right wing tip contacted the ground during an aborted takeoff. Gliders are
launched from this airport with the assistance of a winch launch system.
The winch launch system requires the pilot of the glider to obtain a steep
climb attitude to prevent slack in the tow cable, and to establish an adequate
airspeed and altitude prior to releasing from the cable. Witnesses who are
glider pilots said the launch operation started normally and the glider rolled
forward with good apparent speed. At the normal point of rotation, the typical
rapid transition to a high angle of attack did not occur. The glider climbed
to 20 to 30 feet above ground level, then leveled off. The glider appeared
to overshoot the cable and the tow cable became slack. The glider appeared
to be flying near stall speed when the pilot attempted to land on the emergency-intersecting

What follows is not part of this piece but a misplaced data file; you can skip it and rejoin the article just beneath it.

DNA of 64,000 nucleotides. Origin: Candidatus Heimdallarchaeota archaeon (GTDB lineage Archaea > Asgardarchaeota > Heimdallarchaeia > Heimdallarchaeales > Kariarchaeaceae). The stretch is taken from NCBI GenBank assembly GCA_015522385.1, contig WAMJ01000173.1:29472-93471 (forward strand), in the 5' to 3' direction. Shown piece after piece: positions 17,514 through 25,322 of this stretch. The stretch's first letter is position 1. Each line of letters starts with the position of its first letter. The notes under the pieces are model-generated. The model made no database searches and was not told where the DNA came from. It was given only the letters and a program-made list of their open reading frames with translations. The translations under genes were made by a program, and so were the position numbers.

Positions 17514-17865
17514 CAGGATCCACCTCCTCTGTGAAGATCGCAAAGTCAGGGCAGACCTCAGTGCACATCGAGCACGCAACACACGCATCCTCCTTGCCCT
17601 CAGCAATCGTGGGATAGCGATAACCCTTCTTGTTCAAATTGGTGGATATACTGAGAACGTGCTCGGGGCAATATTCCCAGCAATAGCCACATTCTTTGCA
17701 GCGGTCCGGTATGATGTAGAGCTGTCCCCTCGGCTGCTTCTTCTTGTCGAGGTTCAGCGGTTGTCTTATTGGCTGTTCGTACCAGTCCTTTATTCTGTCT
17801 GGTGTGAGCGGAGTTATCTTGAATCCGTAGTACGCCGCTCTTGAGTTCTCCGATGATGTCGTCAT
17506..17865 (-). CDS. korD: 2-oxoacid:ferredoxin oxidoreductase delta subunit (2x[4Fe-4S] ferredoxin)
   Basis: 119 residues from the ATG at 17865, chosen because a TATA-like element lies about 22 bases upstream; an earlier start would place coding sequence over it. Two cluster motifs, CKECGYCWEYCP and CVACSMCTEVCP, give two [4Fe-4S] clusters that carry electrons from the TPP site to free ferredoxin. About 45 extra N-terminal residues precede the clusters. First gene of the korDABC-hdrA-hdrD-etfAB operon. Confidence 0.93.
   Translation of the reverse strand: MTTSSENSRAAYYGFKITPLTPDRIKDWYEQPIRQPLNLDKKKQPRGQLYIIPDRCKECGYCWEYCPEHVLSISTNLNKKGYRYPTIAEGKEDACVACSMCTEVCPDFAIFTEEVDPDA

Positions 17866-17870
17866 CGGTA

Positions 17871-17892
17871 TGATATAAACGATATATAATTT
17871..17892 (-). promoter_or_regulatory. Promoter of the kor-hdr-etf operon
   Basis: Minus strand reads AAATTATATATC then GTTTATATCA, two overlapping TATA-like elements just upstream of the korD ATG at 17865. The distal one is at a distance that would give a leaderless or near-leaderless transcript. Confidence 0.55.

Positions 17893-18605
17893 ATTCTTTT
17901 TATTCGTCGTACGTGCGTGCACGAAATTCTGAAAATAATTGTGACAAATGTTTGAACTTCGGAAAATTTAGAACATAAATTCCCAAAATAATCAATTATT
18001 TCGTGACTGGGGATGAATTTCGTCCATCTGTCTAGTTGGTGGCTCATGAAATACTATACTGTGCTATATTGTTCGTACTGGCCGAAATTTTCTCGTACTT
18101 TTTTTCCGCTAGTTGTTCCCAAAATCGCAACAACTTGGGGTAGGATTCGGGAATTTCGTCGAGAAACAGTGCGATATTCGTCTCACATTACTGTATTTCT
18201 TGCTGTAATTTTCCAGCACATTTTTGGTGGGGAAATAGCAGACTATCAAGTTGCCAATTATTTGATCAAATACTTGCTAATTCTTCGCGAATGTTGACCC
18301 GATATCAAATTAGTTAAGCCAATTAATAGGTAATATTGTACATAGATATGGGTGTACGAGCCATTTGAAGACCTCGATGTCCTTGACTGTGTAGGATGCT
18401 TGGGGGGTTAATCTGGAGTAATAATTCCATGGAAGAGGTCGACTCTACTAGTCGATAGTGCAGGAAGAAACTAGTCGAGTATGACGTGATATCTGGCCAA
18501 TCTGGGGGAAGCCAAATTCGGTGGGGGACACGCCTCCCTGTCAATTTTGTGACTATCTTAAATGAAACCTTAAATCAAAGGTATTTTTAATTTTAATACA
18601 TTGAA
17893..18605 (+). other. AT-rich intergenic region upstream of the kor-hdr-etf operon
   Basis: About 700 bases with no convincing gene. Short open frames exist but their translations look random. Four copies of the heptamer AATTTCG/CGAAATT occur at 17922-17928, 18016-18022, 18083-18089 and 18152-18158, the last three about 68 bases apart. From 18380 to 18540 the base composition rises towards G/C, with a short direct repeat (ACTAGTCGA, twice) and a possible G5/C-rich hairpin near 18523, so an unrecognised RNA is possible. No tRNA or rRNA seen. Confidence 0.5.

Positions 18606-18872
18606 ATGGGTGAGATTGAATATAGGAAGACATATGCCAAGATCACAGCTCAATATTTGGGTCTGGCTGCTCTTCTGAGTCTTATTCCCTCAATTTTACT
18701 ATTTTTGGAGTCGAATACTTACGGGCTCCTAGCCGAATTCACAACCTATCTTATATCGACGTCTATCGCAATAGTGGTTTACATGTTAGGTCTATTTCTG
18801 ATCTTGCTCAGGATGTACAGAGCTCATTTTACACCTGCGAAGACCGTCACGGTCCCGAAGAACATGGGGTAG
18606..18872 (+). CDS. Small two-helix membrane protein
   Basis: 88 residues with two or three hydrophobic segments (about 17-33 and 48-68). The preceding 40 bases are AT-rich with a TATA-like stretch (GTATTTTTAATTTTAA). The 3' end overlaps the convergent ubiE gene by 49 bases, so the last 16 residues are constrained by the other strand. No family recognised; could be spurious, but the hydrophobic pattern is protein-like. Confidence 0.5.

runway. The right wing drug on the ground and the glider ground looped prior
to stopping. The pilot stated that during launch, the glider did not gain
enough altitude or airspeed to continue the flight. The pilot elected to
abort the take off and tried to turn to land on a short intersecting runway.
During the landing sequence the right wing tip contacted the ground. The
glider ground looped, and came to rest on the north side of runway 27. The
pilot said there were no mechanical discrepancies with the glider.
The National Transportation Safety Board determines the probable cause(s) of this accident as follows:the pilot's use of an inadequate climb attitude during takeoff resulting in the proper climb rate not being established.
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